However, indications are that the urgency and seriousness of the global climate challenges have contributed to a notable budget reallocation towards climate funding. This impact remains to be seen over the next few years.
Multilateral institutions have their unique challenges. They will need to focus on funding for the potential injection of estimates of over US$100 billion to restore infrastructure damaged by Russia’s invasion of Ukraine, as well as managing climate change issues and the world food crisis. But these institutions will also be under pressure to provide additional ODA and aid support to low-income countries.
Indications are that the urgency and seriousness of the global climate challenges have contributed to a notable budget reallocation towards climate funding
Concerning SSA, general humanitarian aid contributed to approximately 43% of the 2019 aid funding. Only 13% of aid went to debt relief, and indications are that this direction of funding is declining. Some other notable shifts are already evident. Early indications suggest that the fight against HIV/Aids, malaria and tuberculosis is significantly underfunded.
In line with the shift towards funding to alleviate the impact of climate change, some Just Energy Transition projects focusing on low-carbon emissions are funded in South Africa and Nigeria. In the context of other priorities, a decline in funding for debt relief may hamper available government revenue and ultimately poverty alleviation.
The current global uncertainty and instability will impact the ODA and aid flow to SSA in the next few years. Africa may not be a priority for bilateral donors only in the European Union and United Kingdom, but also in the United States, while they focus on more urgent global dilemmas playing out in other parts of the world.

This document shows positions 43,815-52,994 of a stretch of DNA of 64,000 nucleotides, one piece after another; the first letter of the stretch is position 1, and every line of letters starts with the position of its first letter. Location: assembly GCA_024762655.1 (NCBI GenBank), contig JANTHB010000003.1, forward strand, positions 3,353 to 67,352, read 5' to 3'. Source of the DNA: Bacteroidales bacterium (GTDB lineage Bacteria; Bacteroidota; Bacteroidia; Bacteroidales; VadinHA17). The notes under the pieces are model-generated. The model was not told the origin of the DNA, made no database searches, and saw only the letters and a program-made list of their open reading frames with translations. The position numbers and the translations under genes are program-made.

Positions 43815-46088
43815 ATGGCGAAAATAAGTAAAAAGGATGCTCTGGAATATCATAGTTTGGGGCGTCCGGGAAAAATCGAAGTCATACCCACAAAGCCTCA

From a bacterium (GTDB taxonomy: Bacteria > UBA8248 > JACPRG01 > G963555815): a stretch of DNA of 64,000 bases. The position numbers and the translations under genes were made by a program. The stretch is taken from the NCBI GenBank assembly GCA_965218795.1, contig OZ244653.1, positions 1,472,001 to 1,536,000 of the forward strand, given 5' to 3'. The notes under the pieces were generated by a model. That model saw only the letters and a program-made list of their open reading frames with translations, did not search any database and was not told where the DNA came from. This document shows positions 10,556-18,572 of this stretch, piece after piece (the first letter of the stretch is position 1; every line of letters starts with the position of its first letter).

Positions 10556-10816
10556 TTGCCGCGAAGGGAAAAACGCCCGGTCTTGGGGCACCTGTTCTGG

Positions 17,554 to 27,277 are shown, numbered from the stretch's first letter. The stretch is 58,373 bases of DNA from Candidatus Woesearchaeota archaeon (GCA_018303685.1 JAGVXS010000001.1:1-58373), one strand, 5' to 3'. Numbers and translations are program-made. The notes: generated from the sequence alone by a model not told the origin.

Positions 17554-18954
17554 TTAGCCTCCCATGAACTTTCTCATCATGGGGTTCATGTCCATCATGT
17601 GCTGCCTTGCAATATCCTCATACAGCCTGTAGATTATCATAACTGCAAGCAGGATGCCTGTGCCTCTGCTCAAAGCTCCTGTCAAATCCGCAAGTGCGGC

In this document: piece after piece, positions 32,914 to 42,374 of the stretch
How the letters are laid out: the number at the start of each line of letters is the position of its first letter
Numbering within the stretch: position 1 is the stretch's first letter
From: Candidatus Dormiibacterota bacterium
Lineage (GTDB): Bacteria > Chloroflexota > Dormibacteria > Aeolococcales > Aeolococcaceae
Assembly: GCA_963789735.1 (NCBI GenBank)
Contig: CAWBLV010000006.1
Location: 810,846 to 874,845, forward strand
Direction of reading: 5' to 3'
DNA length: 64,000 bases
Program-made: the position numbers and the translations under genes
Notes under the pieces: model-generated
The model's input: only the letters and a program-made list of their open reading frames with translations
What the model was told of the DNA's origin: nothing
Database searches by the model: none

At the recent United States (US)-Africa Summit in Washington DC, President Joe Biden mentioned that the US would prefer to increase foreign direct investment flows to African countries rather than aid. However, in support of the expected increase in debt of highly indebted countries, the United Nations pledged its members to increase their contributions in support of these countries.
The geopolitical tensions between Russia and its allies, China and the West may also affect aid flows to Africa, with especially the Russian government’s recent initiatives to obtain the support from African governments.
African countries will need to be careful not to be the puppet between these three major powers. Although the multilateral donor institutions will also be under pressure, the vulnerable countries in Africa will most probably be more dependent than before on their ODA and aid funds.
Elsabe Loots is a Professor in Economics at the University of Pretoria and specialises in development economics.
Image: © Jenny Matthews / Alamy Stock Photo